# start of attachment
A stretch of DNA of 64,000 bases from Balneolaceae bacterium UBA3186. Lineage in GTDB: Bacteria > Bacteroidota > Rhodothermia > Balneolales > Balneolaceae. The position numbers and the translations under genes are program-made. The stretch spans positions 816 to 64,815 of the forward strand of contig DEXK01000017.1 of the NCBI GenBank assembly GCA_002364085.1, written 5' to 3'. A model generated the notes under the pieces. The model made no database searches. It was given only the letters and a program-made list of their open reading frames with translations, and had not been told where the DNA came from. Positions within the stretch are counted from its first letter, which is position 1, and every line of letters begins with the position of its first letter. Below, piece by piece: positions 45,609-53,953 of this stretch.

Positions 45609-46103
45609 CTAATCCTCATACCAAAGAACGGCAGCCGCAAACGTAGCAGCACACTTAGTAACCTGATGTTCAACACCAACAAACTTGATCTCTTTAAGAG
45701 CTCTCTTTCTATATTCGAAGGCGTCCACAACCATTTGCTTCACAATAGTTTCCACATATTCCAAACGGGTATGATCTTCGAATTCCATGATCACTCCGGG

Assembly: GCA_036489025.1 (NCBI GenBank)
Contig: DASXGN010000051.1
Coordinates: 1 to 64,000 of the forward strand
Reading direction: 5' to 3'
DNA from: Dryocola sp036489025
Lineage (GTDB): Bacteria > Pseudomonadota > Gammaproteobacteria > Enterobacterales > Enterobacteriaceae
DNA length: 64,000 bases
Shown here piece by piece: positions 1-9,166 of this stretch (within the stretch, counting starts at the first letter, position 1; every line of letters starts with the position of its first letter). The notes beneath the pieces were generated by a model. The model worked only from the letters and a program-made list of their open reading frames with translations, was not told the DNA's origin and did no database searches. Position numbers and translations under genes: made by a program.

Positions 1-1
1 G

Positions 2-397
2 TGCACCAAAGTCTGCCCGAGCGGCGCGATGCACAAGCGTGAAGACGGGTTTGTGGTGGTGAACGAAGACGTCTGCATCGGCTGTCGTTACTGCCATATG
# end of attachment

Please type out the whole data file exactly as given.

A stretch of DNA of 64,000 bases from Balneolaceae bacterium UBA3186. Lineage in GTDB: Bacteria > Bacteroidota > Rhodothermia > Balneolales > Balneolaceae. The position numbers and the translations under genes are program-made. The stretch spans positions 816 to 64,815 of the forward strand of contig DEXK01000017.1 of the NCBI GenBank assembly GCA_002364085.1, written 5' to 3'. A model generated the notes under the pieces. The model made no database searches. It was given only the letters and a program-made list of their open reading frames with translations, and had not been told where the DNA came from. Positions within the stretch are counted from its first letter, which is position 1, and every line of letters begins with the position of its first letter. Below, piece by piece: positions 45,609-53,953 of this stretch.

Positions 45609-46103
45609 CTAATCCTCATACCAAAGAACGGCAGCCGCAAACGTAGCAGCACACTTAGTAACCTGATGTTCAACACCAACAAACTTGATCTCTTTAAGAG
45701 CTCTCTTTCTATATTCGAAGGCGTCCACAACCATTTGCTTCACAATAGTTTCCACATATTCCAAACGGGTATGATCTTCGAATTCCATGATCACTCCGGG

Assembly: GCA_036489025.1 (NCBI GenBank)
Contig: DASXGN010000051.1
Coordinates: 1 to 64,000 of the forward strand
Reading direction: 5' to 3'
DNA from: Dryocola sp036489025
Lineage (GTDB): Bacteria > Pseudomonadota > Gammaproteobacteria > Enterobacterales > Enterobacteriaceae
DNA length: 64,000 bases
Shown here piece by piece: positions 1-9,166 of this stretch (within the stretch, counting starts at the first letter, position 1; every line of letters starts with the position of its first letter). The notes beneath the pieces were generated by a model. The model worked only from the letters and a program-made list of their open reading frames with translations, was not told the DNA's origin and did no database searches. Position numbers and translations under genes: made by a program.

Positions 1-1
1 G

Positions 2-397
2 TGCACCAAAGTCTGCCCGAGCGGCGCGATGCACAAGCGTGAAGACGGGTTTGTGGTGGTGAACGAAGACGTCTGCATCGGCTGTCGTTACTGCCATATG